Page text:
17. 17. The Solidaridad 2012 annual report 17 Product groups • Finance and results commodity programmes Global investments and producer support • coffee Fundraising leads to new projects • Tea Mainstreaming sustainability across Asia • Cocoa Scaling up cocoa production in West Africa • Fruit and vegetables Sustainable juice and food security • Cotton Better Cotton projects have a visible impact • Textiles All set for a major scale-up in 2013 • Gold Rising profile for Fairtrade gold • Soy First projects in China and Mozambique • Palm oil Global programme starts to bear fruit • Sugar cane Important step as ethanol reaches Europe • Livestock First activities in the livestock programme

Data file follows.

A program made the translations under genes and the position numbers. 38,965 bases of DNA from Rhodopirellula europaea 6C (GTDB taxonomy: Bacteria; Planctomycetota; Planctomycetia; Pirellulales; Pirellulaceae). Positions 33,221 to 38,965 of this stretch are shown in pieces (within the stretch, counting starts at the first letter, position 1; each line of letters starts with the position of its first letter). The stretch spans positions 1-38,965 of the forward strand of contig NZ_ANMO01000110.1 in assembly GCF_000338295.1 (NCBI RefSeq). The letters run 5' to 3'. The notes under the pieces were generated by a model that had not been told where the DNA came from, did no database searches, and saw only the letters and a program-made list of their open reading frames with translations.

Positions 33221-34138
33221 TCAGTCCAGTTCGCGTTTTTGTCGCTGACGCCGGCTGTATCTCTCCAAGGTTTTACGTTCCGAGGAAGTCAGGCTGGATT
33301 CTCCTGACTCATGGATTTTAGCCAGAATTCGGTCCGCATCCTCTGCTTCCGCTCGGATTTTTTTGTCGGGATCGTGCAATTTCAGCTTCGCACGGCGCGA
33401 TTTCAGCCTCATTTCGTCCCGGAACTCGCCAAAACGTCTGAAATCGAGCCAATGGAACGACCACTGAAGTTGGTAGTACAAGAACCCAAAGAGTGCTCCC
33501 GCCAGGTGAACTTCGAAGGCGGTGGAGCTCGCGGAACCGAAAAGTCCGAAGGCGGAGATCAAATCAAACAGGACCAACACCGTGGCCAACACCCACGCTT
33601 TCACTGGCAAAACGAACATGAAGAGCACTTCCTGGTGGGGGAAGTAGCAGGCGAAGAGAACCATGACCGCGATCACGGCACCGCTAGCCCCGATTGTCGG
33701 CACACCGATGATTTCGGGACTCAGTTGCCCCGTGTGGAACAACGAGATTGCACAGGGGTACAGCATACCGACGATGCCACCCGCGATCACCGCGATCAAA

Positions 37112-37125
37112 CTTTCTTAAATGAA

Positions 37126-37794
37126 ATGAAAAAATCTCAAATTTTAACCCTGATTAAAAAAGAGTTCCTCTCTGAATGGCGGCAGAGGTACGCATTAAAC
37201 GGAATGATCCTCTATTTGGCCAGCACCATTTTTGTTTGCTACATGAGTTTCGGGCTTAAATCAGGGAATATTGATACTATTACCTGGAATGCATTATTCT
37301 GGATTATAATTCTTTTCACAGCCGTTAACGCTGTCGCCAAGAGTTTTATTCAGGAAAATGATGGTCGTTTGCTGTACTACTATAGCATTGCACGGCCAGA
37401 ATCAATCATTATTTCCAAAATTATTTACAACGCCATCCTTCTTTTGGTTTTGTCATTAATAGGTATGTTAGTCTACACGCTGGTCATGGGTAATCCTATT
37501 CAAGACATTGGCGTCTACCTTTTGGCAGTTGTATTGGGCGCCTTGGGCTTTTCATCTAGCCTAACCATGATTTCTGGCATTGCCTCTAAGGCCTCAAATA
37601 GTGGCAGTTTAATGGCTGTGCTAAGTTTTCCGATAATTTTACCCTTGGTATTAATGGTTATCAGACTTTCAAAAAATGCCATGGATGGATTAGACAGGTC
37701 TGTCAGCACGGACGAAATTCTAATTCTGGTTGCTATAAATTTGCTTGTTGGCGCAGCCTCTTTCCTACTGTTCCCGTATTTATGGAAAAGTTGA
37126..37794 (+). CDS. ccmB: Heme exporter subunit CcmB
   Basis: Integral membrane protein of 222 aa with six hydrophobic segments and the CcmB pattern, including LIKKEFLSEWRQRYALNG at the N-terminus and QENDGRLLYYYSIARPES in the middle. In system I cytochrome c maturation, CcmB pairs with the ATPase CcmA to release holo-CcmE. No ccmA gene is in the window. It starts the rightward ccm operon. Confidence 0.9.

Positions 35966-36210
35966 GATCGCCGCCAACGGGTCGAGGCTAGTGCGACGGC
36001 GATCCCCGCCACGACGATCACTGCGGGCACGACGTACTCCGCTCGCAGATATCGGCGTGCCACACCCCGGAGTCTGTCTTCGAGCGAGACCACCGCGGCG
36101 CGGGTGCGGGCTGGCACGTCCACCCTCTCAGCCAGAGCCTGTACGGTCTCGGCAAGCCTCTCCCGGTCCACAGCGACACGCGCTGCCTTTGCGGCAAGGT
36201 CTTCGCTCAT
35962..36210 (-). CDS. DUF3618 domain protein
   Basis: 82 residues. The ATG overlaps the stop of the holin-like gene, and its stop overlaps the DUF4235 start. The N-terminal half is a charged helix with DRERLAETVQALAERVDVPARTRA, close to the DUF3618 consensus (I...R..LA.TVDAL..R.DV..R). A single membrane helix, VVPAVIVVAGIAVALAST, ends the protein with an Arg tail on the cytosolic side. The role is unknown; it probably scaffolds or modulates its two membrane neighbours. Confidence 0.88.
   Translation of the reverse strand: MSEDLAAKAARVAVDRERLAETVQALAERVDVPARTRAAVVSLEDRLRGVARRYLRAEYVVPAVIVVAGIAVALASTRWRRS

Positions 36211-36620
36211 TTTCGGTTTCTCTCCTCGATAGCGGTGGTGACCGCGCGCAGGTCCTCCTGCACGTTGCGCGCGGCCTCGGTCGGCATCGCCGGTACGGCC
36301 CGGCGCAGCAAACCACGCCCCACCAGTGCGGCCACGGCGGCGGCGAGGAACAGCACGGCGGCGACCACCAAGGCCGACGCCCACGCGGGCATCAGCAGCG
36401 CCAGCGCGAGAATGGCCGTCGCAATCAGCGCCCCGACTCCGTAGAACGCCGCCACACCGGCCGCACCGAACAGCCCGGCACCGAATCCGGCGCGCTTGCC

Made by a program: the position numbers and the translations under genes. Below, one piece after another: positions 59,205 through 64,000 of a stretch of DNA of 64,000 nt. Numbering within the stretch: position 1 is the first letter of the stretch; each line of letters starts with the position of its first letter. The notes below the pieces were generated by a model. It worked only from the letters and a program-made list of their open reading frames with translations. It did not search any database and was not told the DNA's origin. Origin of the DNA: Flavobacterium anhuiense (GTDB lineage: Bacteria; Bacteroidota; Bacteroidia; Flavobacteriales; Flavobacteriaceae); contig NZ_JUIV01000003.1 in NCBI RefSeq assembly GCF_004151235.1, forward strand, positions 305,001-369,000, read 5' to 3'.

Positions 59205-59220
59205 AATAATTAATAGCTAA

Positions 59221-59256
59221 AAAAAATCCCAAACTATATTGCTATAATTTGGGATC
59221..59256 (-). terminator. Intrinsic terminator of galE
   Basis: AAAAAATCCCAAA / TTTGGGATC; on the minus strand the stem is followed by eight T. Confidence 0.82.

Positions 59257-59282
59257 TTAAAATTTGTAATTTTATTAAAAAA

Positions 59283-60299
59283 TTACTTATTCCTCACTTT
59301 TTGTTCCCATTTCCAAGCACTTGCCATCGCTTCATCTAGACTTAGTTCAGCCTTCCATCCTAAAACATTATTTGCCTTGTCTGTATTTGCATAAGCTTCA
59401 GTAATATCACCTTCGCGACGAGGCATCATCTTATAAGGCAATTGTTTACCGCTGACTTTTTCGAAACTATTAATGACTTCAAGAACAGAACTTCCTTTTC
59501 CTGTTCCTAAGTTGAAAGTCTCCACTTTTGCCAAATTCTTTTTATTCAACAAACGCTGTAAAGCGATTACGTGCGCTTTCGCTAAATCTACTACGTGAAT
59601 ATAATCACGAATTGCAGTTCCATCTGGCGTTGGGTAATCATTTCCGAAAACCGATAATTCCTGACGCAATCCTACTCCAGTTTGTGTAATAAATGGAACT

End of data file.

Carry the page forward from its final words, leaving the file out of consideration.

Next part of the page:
18. 18. 18 The Solidaridad 2012 annual report Financeandresultscommodityprogrammes Global investments and producer support Solidaridaddevelopsgloballycoordinatedsector-widecommodityprogrammes.Thisglobalsector strategy,whichisrootedinregionalactivitiesandexpertise,hasledtohigherinvestmentsandbetter results.Thischapter,whichprovidesthoroughinformationaboutthedevelopmentofallSolidaridad sectorprogrammes,startswithaglobaloverviewofinvestmentsandproducerssupported. Direct investments of € 16 million were made in eleven commodity programmes, of which coffee, cocoa, soy and palm oil were the largest. Investments in coffee were in line with the budget. Investments in cocoa exceeded the budget by € 1.1 million, mainly due to activities in Ivory Coast and Nigeria, which were managed from the Solidaridad office in Ghana. Investments in soy were € 0.5 million lower than budget. Partner contributions are crucial for developing effective sector programmes. Such contributions include time, knowledge, skills, trade conditions and investments. Solidaridad raised € 8.8 million of partner investments in the Millennium Agreement producer support programme (2009-2012) and hopes to raise another € 39 million in the follow-up Farmer Support Programme (see also In terms of the numbers of farmers, workers and miners supported by Solidaridad, the coffee, cotton and cocoa programmes are the most extensive. The results shown on page 21 provide an initial idea of the impact of the programmes, since they include activities along the production-consumption chain. solidaridad Network programme investments 0 2000 4000 6000 8000 10000 NetherlandsChinaSoutheast AdiaEastcentral AfricaSouthern AfrWest AfrCAMAndesSAM 0 1000 2000 3000 4000 5000 OtherLivestockSugarcanePalmoilSoyGoldTextilesCottonFruitand vegetables CocoaTeaCoffee Personnel in FTE per REC Budget2012 Actual2012 Planned2013 Budget2012 Actual2012 Planned2013 Budget2012 Actual2012 Planned2013 Budget2012 Actual2012 Planned2013 Budget2012 Budget2012 Planned2013 Budget2012 Actual2012 Planned2013 Budget2012 Actual2012 Planned2013 Budget2012 Actual2012 Planned2013 Budget2012 Actual2012 Planned2013 Budget2012 Actual2012 Planned2013 Budget2012 Actual2012 Planned2013 Budget2012 Actual2012 Planned2013   Budget 2012 Actual 2012 Planned 2013 Coffee 2,238,000 2,269,000 2,525,000 Tea 1,097,000 592,000 601,000 Cocoa 2,488,000 3,625,000 3,651,000 Fruit and vegetables 1,266,000 1,107,000 1,059,000 Cotton 1,396,000 2,391,000 4,115,000 Textiles 127,000 477,000 723,000 Gold 736,000 332,000 894,000 Soy 2,226,000 1,706,000 1,243,000 Palm oil 1,187,000 1,214,000 4,095,000 Sugar cane 1095,000 977,000 1,440,000 Livestock 492,000 138,000 239,000 Other 3,226,000 2,086,000 3,789,000 Total programme investments* € 17,575,000 € 16,914,000 € 24,375,000 * HRM and office costs excluded